My coworker, Dave, and his wife, Meredith, are giving a thoughtful gift this Christmas: homemade vanilla bean extract. I absolutely love this idea as it is extremely easy to make and can be used throughout the year. I asked Meredith to share how she came up with this idea and how she went about making the extract. She comes from a close-knit family and enjoys coming up with gifts that are thoughtful, useful and won’t end up on a trip to Goodwill. (I know that's always my goal!) She and Dave made cinnamon ornaments a few years ago and she wanted to think of a similar low-key gift to make this year. She found the extract idea on a roundup of homemade holiday gifts and used this article on The Kitchn for guidance.
The bottles look so festive with a red bow and customized label! They commissioned the labels from designer Amy King. You can design your own labels, find a template or commission a designer depending on what you would like your project to cost. They also bought Christmas cookie cutters that will be tied to the neck of the bottle with the ribbon.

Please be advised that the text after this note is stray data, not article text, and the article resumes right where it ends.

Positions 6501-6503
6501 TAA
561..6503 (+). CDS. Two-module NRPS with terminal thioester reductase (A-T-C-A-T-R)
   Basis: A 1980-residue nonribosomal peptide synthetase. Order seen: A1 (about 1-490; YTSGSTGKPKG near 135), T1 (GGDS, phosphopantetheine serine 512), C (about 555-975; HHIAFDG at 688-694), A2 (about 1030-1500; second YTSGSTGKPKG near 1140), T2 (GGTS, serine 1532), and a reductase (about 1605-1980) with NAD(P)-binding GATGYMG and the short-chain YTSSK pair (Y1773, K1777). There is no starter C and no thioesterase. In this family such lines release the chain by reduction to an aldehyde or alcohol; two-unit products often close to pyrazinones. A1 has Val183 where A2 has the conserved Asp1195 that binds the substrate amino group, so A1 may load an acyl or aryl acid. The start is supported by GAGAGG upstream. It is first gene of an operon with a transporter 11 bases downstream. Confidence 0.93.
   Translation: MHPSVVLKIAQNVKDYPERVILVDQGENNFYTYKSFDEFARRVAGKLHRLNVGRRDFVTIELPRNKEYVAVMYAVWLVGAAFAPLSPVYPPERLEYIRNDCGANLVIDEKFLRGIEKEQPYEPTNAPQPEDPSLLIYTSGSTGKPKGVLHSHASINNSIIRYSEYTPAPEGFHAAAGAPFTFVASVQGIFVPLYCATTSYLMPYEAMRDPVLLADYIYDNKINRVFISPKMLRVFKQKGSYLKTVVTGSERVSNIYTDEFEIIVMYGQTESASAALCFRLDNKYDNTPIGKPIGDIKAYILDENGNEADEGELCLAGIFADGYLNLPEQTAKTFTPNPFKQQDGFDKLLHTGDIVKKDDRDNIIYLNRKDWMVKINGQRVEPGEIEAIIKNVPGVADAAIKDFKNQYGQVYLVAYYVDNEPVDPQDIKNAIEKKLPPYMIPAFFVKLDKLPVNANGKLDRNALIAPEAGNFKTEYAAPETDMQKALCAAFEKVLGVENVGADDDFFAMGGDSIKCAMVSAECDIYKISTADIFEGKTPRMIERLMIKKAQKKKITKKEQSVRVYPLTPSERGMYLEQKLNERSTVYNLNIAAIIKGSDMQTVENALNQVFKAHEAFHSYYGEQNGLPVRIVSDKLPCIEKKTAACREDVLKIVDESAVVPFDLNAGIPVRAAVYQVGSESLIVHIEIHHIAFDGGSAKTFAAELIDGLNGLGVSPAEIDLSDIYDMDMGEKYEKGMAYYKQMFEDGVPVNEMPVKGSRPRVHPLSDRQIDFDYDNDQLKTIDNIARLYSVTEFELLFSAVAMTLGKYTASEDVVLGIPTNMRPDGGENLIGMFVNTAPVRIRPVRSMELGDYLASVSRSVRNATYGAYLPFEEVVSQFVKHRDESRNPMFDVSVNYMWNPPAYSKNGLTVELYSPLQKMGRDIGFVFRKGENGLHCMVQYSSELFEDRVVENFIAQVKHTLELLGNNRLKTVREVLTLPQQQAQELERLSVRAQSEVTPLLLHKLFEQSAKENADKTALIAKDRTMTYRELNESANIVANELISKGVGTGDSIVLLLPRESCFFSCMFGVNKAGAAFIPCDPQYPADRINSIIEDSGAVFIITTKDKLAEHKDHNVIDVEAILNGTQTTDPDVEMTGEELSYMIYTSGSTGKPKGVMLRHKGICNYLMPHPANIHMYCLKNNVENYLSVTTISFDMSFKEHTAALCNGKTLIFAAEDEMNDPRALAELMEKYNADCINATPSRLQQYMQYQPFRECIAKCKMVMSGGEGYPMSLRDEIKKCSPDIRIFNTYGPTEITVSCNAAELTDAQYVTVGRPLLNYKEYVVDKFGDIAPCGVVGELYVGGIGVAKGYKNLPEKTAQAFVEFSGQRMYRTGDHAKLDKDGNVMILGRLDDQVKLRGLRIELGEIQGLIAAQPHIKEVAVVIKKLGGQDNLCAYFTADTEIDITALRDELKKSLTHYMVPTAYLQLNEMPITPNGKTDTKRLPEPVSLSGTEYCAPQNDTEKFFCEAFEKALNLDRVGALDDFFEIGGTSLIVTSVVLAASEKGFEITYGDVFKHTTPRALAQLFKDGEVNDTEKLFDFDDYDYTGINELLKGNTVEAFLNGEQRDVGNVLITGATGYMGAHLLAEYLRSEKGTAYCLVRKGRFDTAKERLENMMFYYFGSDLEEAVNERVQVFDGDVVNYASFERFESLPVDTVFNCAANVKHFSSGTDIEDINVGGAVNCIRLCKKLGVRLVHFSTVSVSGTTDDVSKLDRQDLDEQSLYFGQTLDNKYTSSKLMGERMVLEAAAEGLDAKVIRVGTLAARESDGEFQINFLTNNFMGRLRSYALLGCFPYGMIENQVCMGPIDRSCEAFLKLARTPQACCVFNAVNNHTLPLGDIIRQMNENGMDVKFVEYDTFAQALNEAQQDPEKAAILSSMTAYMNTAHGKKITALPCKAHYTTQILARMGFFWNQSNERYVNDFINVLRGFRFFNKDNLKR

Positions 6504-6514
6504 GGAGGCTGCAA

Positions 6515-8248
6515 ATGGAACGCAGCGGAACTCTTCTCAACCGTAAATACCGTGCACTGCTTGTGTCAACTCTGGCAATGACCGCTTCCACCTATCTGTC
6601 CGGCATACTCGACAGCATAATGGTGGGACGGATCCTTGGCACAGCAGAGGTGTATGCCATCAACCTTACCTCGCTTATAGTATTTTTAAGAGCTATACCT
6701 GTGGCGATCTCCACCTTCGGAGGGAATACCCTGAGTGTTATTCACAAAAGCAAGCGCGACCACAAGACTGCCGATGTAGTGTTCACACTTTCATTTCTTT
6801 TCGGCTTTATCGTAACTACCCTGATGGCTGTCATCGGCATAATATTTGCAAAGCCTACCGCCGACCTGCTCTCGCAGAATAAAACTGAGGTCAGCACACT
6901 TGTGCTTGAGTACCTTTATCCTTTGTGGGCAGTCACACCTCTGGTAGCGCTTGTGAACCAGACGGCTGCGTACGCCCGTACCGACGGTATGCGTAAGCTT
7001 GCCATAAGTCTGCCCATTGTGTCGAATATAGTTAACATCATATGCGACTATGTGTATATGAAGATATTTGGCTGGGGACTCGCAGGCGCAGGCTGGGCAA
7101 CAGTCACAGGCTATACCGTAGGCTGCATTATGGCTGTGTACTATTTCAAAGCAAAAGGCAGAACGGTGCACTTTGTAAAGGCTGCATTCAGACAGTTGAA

The process of making the extract took a couple of hours done over two afternoons. No time at all! The bottles are a great size (12 ounces) and will last you a while. Each 12-ounce bottle will have four to five vanilla beans. A rule of thumb is three to five vanilla beans per eight ounces. Here is the step-by-step process:
1) Split the vanilla beans down the center and place in each bottle.
2) Fill each bottle with your preference of alcohol. You don’t need a top-shelf liquor for this project! An inexpensive 80-proof liquor will work just fine. Vodka has a pretty neutral flavor. Bourbon, brandy or rum will create a more unique flavor.
3) Infuse for at least one month. The longer you infuse the beans, the stronger the vanilla flavor will be. They started this project in October so the extract will be extra strong! You can always gift the extract while it's being infused, just make sure to include a note about when it will be ready to use.
You could alter some aspects of the project to make it cheaper or more extravagant. Here's the price breakdown: